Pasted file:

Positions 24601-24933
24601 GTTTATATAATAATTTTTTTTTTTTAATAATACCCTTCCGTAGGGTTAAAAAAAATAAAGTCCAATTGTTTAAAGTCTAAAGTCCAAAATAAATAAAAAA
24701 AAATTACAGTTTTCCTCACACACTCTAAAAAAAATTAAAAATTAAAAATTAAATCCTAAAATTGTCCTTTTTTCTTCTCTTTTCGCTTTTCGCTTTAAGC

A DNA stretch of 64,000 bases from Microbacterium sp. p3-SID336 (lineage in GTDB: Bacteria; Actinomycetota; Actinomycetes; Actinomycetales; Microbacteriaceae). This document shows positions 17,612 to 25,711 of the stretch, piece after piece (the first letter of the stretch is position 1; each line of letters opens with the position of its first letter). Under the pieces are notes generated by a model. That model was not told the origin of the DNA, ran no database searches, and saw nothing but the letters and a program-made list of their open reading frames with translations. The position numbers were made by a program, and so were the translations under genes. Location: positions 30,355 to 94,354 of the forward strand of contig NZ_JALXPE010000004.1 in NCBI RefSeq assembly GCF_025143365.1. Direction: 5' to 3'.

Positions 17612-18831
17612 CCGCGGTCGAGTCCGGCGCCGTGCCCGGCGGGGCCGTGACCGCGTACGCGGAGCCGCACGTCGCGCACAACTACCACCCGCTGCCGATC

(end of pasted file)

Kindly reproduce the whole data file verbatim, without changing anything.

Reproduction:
Positions 24601-24933
24601 GTTTATATAATAATTTTTTTTTTTTAATAATACCCTTCCGTAGGGTTAAAAAAAATAAAGTCCAATTGTTTAAAGTCTAAAGTCCAAAATAAATAAAAAA
24701 AAATTACAGTTTTCCTCACACACTCTAAAAAAAATTAAAAATTAAAAATTAAATCCTAAAATTGTCCTTTTTTCTTCTCTTTTCGCTTTTCGCTTTAAGC

A DNA stretch of 64,000 bases from Microbacterium sp. p3-SID336 (lineage in GTDB: Bacteria; Actinomycetota; Actinomycetes; Actinomycetales; Microbacteriaceae). This document shows positions 17,612 to 25,711 of the stretch, piece after piece (the first letter of the stretch is position 1; each line of letters opens with the position of its first letter). Under the pieces are notes generated by a model. That model was not told the origin of the DNA, ran no database searches, and saw nothing but the letters and a program-made list of their open reading frames with translations. The position numbers were made by a program, and so were the translations under genes. Location: positions 30,355 to 94,354 of the forward strand of contig NZ_JALXPE010000004.1 in NCBI RefSeq assembly GCF_025143365.1. Direction: 5' to 3'.

Positions 17612-18831
17612 CCGCGGTCGAGTCCGGCGCCGTGCCCGGCGGGGCCGTGACCGCGTACGCGGAGCCGCACGTCGCGCACAACTACCACCCGCTGCCGATC